Friday, 8 May 2015

Of Warp Driven Spaceships And Betrayal

Hi Guys,

(Mock up model of The Intruder from my cover artist Adam Kopala - can't wait to see the finished version.)
Just sent off "The Stars Betrayed" for its second line edit, and so have a little time to spend on other things. So I thought I'd talk a little bit about the ship.
First, though the ship - The Intruder - is important to the story, this is not a simple "man in a battleship goes off to have adventures" space opera. The ship is just a vehicle (pun intended!) for the story. Rather this is a story of lies and betrayal - betrayal at every level. (Though I will not explain that any further since it might spoil the story by giving away some plot elements.) It's about why people will betray others including the ones they love. What will push them to do something almost unthinkable. And what sorts of betrayals can be forgiven. But also it asks the question, is their a longer term price to be paid?
It's also a story about Nietzsche's supermen. As some of you may know I am not a fan of Nietzsche, and I regard his supermen as people akin to sociopaths. People with no moral compass other than what they decide for themselves to be right and wrong, good and evil. That is not in my view a good thing. And when you give such people power, it can become a very bad thing indeed. When you give them ultimate power through say genetic engineering, it can be a nightmare.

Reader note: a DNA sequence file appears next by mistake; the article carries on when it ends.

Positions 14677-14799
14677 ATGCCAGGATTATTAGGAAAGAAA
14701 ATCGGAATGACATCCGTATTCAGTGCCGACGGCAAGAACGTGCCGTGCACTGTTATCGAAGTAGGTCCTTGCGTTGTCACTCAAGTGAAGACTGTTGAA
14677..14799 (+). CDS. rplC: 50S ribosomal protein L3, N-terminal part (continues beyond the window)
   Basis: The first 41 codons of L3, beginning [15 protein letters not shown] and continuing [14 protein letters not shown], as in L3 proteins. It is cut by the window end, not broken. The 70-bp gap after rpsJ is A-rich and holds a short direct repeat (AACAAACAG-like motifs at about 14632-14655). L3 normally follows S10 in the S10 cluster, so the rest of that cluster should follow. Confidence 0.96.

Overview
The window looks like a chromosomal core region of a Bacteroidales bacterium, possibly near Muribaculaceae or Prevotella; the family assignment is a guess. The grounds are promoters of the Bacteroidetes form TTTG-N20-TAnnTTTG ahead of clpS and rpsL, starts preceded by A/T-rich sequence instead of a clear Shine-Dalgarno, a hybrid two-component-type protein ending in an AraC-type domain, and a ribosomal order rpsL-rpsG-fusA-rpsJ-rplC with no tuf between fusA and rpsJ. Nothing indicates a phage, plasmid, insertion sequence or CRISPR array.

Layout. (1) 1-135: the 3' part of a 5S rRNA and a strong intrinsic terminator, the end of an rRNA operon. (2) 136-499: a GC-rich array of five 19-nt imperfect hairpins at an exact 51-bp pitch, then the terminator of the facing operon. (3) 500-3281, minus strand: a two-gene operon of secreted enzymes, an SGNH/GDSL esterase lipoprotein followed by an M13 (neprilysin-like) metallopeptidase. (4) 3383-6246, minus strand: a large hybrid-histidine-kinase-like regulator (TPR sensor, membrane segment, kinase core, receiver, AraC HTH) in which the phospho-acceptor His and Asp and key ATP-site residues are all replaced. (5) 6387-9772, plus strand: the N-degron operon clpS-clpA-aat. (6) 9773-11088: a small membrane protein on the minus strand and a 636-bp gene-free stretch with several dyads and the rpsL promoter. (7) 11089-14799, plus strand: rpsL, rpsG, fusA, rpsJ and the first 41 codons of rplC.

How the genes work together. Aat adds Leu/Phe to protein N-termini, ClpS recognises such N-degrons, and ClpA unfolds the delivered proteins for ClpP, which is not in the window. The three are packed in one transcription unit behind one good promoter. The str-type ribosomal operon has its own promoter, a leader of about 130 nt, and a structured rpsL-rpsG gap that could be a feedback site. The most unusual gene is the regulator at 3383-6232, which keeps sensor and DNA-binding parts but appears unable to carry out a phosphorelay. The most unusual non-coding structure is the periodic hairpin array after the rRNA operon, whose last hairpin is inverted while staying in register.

Nietzsche himself saw his ubersmench as heroic figures in the ancient Greek tradition. Almost godlike and unbowed. He saw them as a vision of what men should be. He did not seem to accept that men have the impulses of both angels and demons in them. That yes we can be wonderful, true and loving. But we can also be monsters. And when psychologists tell us that one to three percent of our society have sociopathic tendencies, the monster within has to be recognised.
The Stars Betrayed grew out of these disparate ideas and also one further one - that some betrayals, even the most terrible can be forgiven. For example the father desperate to save both his drowning children who can only save one. He has to sacrifice / betray one to save the other, or else lose both.
Yes that can be forgiven. It can be understood even. But the cost of such a decision would be soul destroying for the father. And the question hardly ever asked is what would the sacrificed child think of his father's betrayal? Could he forgive him? Could he understand? Or is it a betrayal too great?
I hope that this book will make readers think about these same issues - as well as hopefully be entertained!
Cheers, Greg.

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